Some people say that their mom is their best friend. My mother and I managed only a grudging tolerance of each other. But my grandmother was an illiterate peasant (born in a thatched hut in Poland) my mom had to drop out of high school to help support the family, and I worked my way through the local state college....so we're doing a little better with each generation. While my mom and grandmother struggled to survive, I have the leisure to analyze my family story, and sew it.
Altering the Family Fabric is one of my early efforts, which a friend (rightly) labeled 'creepy'. Here's what's going on:
The vintage photo in back shows my grandparents with a few of their eleven children. My mother is the little girl sitting near her feet. So...I picked up my mom, turned her around and sat her in her mother's lap, wrapping her in her mother's arms. And sewed smiles on their faces. Look - see? Happy Family.
In the newest version of Photoshop, you can electronically lift up mouths into smiles. Not as an artistic effort, but as an Orwellian rewriting of family history. THAT really IS creepy.
My Mother (28"h x 18"w) Constructed with a few beautiful vintage linen dishtowels (I found a big bunch of them at a garage sale for $1. They had never been used, and the original starch had turned brown, making them look awful. But they were easily washed ).
Now, you need to know something about clotheslines to appreciate this. Old clotheslines were hung on pulleys, and had devices to keep the upper and lower sections from pulling too far apart. I only know the Polish word for these things, thriska. In this picture, there are 2 thriskas holding the line:
Thriskas can be metal, plastic or wood. I used an old wooden one, gently white-washed, on the top of this piece.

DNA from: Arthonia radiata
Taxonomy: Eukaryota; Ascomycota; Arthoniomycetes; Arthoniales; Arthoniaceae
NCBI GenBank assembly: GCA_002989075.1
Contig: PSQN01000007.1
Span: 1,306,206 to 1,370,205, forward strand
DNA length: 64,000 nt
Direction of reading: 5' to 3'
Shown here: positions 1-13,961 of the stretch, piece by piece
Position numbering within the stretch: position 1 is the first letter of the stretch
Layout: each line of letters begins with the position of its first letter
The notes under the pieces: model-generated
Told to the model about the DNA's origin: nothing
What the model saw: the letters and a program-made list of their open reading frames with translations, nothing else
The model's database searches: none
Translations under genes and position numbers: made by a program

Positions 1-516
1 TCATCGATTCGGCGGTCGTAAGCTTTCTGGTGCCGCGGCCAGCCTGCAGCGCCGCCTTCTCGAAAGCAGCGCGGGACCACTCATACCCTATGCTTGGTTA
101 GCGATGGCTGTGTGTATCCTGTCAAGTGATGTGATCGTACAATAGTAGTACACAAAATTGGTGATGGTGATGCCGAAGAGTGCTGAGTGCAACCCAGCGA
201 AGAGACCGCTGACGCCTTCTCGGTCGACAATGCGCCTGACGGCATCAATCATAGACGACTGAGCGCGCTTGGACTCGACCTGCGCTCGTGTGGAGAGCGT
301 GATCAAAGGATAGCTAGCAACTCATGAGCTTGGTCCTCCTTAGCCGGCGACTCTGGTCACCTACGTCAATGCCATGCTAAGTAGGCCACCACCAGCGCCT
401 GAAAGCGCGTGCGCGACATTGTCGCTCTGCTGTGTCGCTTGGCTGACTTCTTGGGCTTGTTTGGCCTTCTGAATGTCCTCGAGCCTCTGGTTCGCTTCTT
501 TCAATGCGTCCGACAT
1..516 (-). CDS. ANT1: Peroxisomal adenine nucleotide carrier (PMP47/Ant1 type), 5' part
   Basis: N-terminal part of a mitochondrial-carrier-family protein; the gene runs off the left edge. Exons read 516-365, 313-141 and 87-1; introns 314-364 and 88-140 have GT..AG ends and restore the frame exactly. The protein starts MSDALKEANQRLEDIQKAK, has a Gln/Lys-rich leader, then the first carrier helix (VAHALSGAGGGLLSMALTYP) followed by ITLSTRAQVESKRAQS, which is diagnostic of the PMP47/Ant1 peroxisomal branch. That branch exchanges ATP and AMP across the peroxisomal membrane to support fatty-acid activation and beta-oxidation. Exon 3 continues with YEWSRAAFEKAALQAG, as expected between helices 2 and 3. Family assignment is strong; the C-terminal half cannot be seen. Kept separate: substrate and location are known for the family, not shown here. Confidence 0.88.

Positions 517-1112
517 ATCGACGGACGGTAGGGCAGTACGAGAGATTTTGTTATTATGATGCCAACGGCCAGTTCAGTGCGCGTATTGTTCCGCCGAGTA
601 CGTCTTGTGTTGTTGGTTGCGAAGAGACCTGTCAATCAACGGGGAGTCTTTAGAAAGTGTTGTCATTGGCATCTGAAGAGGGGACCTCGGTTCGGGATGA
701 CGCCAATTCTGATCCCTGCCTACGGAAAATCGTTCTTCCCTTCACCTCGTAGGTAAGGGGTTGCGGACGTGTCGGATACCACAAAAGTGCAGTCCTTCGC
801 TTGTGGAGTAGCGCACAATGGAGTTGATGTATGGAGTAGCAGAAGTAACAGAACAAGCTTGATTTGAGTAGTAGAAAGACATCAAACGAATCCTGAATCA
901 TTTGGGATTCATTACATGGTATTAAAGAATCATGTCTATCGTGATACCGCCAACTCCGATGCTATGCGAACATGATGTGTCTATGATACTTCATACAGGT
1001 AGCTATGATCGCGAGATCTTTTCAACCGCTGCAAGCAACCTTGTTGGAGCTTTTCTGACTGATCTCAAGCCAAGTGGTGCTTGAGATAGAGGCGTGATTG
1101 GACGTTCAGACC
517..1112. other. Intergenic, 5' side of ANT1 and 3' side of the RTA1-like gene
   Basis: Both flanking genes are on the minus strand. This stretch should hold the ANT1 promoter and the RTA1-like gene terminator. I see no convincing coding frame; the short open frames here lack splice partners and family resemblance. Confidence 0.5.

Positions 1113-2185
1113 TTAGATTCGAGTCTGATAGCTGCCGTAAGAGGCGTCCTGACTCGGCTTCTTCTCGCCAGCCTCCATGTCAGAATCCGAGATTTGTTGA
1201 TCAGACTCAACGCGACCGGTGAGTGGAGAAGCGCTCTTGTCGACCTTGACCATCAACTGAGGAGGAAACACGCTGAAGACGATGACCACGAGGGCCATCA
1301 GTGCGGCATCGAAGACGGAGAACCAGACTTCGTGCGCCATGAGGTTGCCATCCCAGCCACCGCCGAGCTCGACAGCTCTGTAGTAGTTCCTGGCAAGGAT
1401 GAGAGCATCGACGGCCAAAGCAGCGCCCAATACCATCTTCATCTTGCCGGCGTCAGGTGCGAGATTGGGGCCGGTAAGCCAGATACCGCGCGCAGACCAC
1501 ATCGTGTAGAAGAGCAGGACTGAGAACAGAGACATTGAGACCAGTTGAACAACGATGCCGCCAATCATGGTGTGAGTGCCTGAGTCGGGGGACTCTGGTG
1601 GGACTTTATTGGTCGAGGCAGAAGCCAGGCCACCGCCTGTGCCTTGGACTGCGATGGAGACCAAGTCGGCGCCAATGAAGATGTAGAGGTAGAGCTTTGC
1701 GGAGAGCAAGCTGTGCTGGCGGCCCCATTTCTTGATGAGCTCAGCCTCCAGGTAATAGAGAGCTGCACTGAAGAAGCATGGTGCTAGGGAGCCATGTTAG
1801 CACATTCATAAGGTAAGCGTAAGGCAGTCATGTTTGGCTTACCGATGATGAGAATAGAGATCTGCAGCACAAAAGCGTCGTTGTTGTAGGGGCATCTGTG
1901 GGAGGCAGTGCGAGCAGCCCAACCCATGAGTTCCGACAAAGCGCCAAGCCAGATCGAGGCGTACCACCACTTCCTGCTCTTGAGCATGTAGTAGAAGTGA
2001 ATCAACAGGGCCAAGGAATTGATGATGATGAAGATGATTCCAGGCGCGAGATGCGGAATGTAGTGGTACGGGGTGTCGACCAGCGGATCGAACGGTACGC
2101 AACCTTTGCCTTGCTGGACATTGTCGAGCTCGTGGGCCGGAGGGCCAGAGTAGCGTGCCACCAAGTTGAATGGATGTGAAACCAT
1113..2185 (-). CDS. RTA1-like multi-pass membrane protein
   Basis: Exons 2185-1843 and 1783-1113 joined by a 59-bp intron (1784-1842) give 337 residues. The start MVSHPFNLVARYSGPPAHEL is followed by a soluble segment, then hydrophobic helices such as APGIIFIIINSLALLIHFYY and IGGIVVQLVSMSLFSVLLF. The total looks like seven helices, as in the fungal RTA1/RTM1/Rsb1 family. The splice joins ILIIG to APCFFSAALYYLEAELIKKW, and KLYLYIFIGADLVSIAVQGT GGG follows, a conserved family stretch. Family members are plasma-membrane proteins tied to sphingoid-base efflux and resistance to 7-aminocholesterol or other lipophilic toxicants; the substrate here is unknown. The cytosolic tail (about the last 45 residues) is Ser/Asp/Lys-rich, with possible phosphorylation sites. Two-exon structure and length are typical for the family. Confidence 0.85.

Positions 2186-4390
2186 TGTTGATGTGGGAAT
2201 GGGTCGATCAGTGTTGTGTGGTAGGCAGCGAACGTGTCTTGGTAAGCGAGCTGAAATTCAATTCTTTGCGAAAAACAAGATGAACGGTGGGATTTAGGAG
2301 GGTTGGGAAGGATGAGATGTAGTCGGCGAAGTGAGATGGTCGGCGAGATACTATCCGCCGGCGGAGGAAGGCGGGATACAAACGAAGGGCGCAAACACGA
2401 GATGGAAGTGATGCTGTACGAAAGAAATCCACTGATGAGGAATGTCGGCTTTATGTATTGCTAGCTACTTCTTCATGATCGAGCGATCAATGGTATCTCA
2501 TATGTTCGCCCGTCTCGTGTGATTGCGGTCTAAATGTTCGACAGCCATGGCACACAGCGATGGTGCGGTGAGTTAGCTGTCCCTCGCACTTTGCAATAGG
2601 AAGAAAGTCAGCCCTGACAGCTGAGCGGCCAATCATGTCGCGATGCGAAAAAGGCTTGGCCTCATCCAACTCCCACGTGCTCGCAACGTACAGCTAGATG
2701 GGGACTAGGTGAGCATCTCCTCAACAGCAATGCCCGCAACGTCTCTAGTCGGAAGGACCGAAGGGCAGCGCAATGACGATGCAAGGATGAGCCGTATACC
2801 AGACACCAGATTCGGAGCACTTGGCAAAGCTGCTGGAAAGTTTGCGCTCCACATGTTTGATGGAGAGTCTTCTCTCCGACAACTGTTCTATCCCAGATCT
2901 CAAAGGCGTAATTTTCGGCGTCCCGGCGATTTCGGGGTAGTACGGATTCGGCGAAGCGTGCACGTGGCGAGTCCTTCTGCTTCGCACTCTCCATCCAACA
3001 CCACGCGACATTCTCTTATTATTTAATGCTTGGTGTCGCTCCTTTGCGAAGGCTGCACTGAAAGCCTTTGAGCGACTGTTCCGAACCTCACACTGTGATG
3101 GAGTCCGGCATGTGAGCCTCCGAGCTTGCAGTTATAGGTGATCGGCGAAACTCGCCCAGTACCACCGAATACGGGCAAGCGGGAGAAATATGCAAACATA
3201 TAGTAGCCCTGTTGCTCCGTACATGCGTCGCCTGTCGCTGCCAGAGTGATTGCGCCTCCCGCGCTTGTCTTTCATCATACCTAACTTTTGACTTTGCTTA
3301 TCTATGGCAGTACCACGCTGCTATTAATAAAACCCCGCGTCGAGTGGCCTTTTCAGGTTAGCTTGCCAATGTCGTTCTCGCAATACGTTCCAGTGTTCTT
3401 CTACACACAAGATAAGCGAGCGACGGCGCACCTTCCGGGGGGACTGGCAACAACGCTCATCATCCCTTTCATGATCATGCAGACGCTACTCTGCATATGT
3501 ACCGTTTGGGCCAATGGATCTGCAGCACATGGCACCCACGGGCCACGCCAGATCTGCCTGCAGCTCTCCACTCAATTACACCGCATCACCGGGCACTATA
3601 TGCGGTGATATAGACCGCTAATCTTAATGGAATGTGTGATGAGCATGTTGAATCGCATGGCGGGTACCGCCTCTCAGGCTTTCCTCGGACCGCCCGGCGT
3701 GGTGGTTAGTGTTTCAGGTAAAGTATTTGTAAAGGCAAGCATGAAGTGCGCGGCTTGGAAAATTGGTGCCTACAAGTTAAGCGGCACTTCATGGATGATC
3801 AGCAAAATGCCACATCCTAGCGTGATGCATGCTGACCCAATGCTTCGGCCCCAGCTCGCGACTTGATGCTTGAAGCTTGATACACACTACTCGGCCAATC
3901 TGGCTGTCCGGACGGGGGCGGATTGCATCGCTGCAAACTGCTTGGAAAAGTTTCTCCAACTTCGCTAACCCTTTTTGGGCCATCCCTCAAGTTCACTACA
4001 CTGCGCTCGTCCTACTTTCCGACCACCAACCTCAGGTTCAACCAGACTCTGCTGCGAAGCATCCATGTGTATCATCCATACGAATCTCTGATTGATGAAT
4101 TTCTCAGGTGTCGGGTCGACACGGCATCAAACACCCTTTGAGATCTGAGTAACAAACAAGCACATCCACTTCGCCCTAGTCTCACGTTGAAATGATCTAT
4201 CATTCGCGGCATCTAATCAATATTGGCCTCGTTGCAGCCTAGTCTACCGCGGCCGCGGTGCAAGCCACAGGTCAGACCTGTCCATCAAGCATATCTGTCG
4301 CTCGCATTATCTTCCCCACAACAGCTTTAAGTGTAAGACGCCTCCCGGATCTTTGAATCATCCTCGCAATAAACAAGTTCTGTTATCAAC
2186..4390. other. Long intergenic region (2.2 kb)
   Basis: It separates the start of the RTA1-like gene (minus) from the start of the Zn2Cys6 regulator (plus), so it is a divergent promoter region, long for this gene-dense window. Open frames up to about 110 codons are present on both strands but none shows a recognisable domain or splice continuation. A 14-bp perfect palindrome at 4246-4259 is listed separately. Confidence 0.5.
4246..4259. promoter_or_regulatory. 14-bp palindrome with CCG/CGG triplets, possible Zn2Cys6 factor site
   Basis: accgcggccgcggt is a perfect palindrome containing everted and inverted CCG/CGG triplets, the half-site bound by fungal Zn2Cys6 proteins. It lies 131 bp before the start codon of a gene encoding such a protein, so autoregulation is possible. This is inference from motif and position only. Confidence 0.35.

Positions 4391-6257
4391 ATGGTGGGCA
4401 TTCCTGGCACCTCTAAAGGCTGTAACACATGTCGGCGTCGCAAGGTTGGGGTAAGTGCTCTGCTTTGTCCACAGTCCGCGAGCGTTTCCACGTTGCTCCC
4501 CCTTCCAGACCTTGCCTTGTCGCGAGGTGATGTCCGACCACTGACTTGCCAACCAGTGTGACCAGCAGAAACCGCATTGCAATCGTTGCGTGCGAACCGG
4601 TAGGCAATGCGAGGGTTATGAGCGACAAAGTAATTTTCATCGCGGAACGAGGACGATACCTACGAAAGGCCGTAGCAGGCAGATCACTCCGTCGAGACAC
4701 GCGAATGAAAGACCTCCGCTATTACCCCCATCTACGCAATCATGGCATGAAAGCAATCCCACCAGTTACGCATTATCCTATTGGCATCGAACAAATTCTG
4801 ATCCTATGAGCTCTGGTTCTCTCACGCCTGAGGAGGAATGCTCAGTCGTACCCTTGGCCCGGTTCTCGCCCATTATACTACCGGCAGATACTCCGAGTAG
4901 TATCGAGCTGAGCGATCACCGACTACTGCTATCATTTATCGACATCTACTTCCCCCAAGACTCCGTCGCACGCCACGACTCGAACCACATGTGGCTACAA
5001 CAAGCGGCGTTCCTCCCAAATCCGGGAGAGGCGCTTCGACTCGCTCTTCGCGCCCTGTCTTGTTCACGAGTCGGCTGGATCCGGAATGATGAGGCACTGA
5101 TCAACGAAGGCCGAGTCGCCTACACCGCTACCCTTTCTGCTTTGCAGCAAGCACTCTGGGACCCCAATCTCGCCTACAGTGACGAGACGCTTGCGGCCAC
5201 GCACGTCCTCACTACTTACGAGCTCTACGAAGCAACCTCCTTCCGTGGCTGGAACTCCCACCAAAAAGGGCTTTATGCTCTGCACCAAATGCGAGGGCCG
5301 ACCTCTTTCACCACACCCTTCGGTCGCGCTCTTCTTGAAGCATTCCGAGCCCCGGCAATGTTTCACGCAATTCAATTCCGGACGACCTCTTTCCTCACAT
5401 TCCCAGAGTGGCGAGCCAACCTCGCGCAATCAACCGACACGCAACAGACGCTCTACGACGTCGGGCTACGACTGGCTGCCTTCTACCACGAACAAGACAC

Around the edges, I embroidered some of my mom's admonitions, seen in this composite photo:
These sentiments sum up her attitude toward life, and they frame this piece.
In the very center is a photo of my mom (about age 65?) Her arms and legs - her abilities - are flooded over by the minutiae of her life. How can you run or reach out when you're overwhelmed by the many tasks of daily life? And all that is tightly bound up in a rosary (for any young atheists reading this, a rosary is a loop of prayer beads used by Catholics. You had to say a rote prayer on each bead). The Catholic church was the foundation of her life, but it also kept her walled in.
At the bottom, 2 crocheted gloves represent hands folded in prayer, holding the end of the rosary. Instead of a row of candles, we have a row of clothespins. And a small photo of my mom...
I can almost hear her telling my Dad "Oh Ted, not NOW!" She's standing by our back door, hanging laundry. Right under the pulley, you can see the clothespin bag. Every mother had one. They were all shaped like little dresses - you can just about make out the ruffled bottom edge. There was a big opening in the middle, so you could reach in and grab clothespins. Like these:
One other thing. The Newark Museum has a wonderful Tibetan section - go see it, if you can. I loved their Thangka scrolls, like these:
When I first saw them....they reminded me of my mom's clothespin bags. What can I say? Something about the shape, the widening at the bottom, and the one I liked most had a round image in the center.
Anyhow...now you understand the thinking behind this piece.
This is the first in a series of pieces I made about my mother. More coming!